Leslie Roberts  

Posted: August 17th, 2017 11:29 AM

Mike Hanline: Exactly. When our homes and land can be taken away from us for not paying taxes, it is only an illusion that we own them. And we also get to do all the repairs. If you think about those reverse mortgages, the ads always say you still own your home -- that is so you are still responsible for the property taxes and maintenance, not the lender, Mortgage companies likewise don't say they own your home, although if you miss some payments they can foreclose and take your house to sell.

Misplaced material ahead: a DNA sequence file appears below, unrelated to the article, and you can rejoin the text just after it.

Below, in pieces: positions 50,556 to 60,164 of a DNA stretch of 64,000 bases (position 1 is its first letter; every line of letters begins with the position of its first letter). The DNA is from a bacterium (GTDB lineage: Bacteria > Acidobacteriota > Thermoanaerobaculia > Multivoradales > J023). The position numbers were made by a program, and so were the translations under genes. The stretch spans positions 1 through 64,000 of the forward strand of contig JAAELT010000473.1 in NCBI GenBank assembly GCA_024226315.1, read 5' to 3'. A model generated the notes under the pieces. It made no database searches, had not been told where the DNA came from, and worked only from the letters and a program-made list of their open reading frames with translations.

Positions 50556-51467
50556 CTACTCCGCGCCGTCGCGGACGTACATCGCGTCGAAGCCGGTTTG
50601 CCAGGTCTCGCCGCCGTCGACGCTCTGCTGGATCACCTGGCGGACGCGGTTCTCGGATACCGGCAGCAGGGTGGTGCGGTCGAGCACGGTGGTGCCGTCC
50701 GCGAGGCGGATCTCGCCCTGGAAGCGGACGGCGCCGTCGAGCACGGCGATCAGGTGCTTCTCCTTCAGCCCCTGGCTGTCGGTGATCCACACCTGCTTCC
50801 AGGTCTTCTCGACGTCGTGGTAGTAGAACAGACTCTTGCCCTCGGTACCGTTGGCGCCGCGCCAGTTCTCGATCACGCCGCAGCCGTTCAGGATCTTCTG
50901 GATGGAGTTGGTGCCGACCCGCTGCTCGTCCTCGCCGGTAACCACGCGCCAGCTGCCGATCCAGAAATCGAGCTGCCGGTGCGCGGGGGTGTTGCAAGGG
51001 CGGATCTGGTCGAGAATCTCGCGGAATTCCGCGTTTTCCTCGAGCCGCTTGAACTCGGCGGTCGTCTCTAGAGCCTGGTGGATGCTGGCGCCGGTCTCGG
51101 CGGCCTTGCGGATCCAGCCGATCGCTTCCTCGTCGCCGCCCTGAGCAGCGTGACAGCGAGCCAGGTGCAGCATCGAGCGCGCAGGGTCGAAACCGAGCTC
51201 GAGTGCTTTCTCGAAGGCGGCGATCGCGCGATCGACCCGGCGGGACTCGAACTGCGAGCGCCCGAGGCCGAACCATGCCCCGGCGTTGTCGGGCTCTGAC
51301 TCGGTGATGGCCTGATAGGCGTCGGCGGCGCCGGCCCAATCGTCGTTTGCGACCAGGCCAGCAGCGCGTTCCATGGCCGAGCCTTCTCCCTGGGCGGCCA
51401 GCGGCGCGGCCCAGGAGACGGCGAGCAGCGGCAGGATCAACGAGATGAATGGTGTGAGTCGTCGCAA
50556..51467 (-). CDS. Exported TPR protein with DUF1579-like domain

Mike Hanline  

Posted: August 17th, 2017 10:12 AM

The concept of home "ownership" is all but dead. High property taxes ensure that you will continue to pay "rent" on the property you own free and clear until you capitulate and move out, or die.

Leslie Roberts  

Posted: August 16th, 2017 10:32 PM

We have a place for elders, more like concentrated areas: Belmont..., Oak Park Arms, and the HUD Mills Park Tower, and some building on Lake Street served by Meals on Wheels. Generations segregated, unlike other cultures in which multiple generations live together and help each other and respect their elders.

Leslie Roberts  

Posted: August 16th, 2017 10:24 PM